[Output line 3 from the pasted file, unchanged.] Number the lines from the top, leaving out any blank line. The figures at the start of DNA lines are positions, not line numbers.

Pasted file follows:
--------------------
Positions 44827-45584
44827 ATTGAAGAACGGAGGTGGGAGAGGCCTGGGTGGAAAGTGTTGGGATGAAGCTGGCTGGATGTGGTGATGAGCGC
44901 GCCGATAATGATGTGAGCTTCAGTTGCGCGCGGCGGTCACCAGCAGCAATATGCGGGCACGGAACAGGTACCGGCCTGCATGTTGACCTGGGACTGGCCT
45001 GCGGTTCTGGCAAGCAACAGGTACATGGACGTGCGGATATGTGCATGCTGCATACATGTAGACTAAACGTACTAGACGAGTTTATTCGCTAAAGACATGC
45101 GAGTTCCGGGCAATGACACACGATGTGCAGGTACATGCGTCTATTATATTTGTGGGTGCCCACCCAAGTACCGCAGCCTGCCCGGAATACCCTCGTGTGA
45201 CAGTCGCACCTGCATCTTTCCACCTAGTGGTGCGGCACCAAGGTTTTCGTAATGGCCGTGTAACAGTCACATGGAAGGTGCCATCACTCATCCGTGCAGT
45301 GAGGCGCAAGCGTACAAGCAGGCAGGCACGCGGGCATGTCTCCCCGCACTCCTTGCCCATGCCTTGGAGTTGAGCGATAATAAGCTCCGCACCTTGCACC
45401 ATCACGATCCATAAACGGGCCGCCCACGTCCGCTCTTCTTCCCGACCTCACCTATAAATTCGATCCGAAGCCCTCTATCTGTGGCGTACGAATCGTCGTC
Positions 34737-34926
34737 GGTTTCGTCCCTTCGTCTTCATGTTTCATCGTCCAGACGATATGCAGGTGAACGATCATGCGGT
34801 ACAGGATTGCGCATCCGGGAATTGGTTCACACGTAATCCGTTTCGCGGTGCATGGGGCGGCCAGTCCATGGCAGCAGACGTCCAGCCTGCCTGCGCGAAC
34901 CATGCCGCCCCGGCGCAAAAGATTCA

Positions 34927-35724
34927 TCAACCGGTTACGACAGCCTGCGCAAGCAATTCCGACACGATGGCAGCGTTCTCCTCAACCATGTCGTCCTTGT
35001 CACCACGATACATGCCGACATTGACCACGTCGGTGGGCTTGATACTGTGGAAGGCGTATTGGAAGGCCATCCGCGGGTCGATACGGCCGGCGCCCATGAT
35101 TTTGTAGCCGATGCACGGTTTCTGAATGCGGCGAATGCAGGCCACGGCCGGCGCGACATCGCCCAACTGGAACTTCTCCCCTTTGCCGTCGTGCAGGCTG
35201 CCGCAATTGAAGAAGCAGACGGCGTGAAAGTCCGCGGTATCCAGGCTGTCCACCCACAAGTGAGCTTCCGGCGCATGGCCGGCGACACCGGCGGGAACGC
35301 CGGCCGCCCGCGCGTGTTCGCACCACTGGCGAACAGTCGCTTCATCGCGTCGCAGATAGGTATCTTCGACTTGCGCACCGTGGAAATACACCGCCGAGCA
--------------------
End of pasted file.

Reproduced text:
44901 GCCGATAATGATGTGAGCTTCAGTTGCGCGCGGCGGTCACCAGCAGCAATATGCGGGCACGGAACAGGTACCGGCCTGCATGTTGACCTGGGACTGGCCT